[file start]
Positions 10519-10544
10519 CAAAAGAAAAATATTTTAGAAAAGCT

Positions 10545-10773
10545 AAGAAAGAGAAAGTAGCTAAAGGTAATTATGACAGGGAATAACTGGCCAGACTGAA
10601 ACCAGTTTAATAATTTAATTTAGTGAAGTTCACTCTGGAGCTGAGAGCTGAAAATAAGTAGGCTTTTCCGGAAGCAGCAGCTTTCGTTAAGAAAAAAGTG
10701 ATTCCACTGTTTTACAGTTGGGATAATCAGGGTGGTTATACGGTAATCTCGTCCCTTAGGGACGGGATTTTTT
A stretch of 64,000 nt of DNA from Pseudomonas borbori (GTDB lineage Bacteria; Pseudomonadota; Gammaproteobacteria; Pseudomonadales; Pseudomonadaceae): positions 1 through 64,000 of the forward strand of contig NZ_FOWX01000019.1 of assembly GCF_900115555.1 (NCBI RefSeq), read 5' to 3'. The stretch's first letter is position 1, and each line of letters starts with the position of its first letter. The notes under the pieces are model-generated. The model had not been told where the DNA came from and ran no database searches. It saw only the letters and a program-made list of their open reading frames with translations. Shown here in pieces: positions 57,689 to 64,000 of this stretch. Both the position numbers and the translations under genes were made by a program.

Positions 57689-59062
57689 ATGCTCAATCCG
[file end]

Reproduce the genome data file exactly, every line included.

Positions 10519-10544
10519 CAAAAGAAAAATATTTTAGAAAAGCT

Positions 10545-10773
10545 AAGAAAGAGAAAGTAGCTAAAGGTAATTATGACAGGGAATAACTGGCCAGACTGAA
10601 ACCAGTTTAATAATTTAATTTAGTGAAGTTCACTCTGGAGCTGAGAGCTGAAAATAAGTAGGCTTTTCCGGAAGCAGCAGCTTTCGTTAAGAAAAAAGTG
10701 ATTCCACTGTTTTACAGTTGGGATAATCAGGGTGGTTATACGGTAATCTCGTCCCTTAGGGACGGGATTTTTT
A stretch of 64,000 nt of DNA from Pseudomonas borbori (GTDB lineage Bacteria; Pseudomonadota; Gammaproteobacteria; Pseudomonadales; Pseudomonadaceae): positions 1 through 64,000 of the forward strand of contig NZ_FOWX01000019.1 of assembly GCF_900115555.1 (NCBI RefSeq), read 5' to 3'. The stretch's first letter is position 1, and each line of letters starts with the position of its first letter. The notes under the pieces are model-generated. The model had not been told where the DNA came from and ran no database searches. It saw only the letters and a program-made list of their open reading frames with translations. Shown here in pieces: positions 57,689 to 64,000 of this stretch. Both the position numbers and the translations under genes were made by a program.

Positions 57689-59062
57689 ATGCTCAATCCG